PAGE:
For the Differences Between Good and Bad UX. In only a few short years, Rev, a transcription and captioning business, has updated its website twice. When the site effectively communicates what Rev does and why visitors should trust Rev to do it, it marks a significant improvement in the UX design.

A few short years ago, the homepage prominently displayed a carousel with three pictures and text cards that explained the company’s core principles. However, it did not tell users whose services the data represented. To learn more, the user might either scroll down the page or select one of the cards and follow the associated link. Many people were probably confused or frustrated by this UX design.

Thankfully, Rev.com’s carousel was replaced with three side-by-side boxes in the first revamp. The company’s offerings, pricing, and resource links are all included in separate boxes. This new user interface design was considerably more streamlined, and the information it provided consumers was more helpful and, hence, more likely to lead them to explore Rev’s offerings.

The latest makeover, introduced in the summer of 2022, is an expansion of the earlier one. It’s aesthetically more refined and less garish than before while retaining the side-by-side boxes for the company’s various offerings. The design incorporates a short yet effective phrase at the top of the page that flows naturally into the content of each box.

There is now an “Order Now” button next to each box’s brief description of the reliability of the transcription or captioning service. These tweaks may seem little, but they improve Rev.com’s UX design and better convey the service’s value to customers.

Prime Video Redesign

Amazon’s Prime Video has been the target of persistent criticism. It was difficult to navigate the streamer and figure out what was free for Prime members and what was not. Now, the firm is releasing a brand-new user experience that makes Prime Video much easier to use.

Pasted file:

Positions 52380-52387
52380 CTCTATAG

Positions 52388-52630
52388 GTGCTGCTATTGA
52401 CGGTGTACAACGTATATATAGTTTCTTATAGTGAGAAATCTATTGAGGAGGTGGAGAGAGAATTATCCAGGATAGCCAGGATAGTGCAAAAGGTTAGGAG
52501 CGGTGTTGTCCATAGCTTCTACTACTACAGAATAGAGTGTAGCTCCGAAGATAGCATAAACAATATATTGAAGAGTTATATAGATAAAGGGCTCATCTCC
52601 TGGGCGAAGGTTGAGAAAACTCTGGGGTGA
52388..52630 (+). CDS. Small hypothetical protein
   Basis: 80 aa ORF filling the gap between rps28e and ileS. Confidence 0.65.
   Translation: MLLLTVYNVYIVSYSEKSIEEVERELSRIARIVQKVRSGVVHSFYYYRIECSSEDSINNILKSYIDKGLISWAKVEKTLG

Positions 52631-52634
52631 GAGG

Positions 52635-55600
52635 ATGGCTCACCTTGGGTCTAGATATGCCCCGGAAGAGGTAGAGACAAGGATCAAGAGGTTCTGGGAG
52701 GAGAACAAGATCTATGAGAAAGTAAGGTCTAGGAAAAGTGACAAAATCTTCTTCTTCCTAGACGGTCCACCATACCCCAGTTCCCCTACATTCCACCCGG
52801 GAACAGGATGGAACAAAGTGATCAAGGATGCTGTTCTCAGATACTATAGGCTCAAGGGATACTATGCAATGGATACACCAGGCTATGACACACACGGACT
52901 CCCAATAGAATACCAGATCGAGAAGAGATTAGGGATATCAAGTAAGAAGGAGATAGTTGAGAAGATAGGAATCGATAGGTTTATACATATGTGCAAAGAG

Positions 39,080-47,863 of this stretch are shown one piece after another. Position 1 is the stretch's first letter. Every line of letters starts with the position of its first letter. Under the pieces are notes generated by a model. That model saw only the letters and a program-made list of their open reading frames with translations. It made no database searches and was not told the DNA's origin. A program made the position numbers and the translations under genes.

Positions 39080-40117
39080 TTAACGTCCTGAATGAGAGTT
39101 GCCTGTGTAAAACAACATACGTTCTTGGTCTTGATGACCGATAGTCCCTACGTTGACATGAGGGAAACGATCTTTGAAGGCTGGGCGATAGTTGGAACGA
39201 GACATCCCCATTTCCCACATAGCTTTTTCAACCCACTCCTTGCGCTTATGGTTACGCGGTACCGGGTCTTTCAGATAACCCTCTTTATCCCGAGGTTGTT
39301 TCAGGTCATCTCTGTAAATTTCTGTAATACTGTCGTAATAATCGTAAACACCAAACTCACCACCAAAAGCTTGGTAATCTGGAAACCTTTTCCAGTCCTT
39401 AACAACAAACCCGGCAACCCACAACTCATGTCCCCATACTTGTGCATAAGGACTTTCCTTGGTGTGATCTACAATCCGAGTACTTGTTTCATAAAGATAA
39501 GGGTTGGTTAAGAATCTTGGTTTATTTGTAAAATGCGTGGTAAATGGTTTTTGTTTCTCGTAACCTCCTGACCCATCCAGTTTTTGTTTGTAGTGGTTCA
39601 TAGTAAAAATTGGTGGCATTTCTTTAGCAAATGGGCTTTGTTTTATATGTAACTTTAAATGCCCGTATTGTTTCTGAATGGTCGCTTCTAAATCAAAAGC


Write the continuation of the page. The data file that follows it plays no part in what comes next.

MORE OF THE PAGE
The key parts of the service may now be accessed via a left-side column of tiny, vertical icons. There’s a big carousel up top showcasing the latest additions to the site, and below that are many smaller carousels with thumbnails of episodes and movies that customers could enjoy.

These previews include both free and paid content, with Prime-exclusive titles appearing higher up and other options appearing lower down. The newly updated user interface of Amazon Prime is very similar to that of Netflix.

As a result, for many consumers, the most appealing upgrade is also the simplest one. Streaming, paying, renting, and purchasing statuses are now represented by different colors next to each item of media. If it’s free with a Prime membership, the icon is a blue circle; otherwise, it’s a yellow shopping bag, indicating that consumers will have to pay to watch it.

The term “Prime” is printed in blue on the label for any carousel that only Prime members may access, whereas the label for any carousel that requires payment is written in yellow.

Using these straightforward symbols, Prime members will always know at a glance whether or not a certain title is part of their membership. This will allow subscribers to better navigate the extensive content available on the site. It’s a sophisticated approach to fixing a long-standing UX problem.

This article inform you what are the Differences Between Good and Bad UX.

“In every click, swipe, and interaction, the Differences Between Good and Bad UX are either a melody of user satisfaction or a cacophony of confusion.”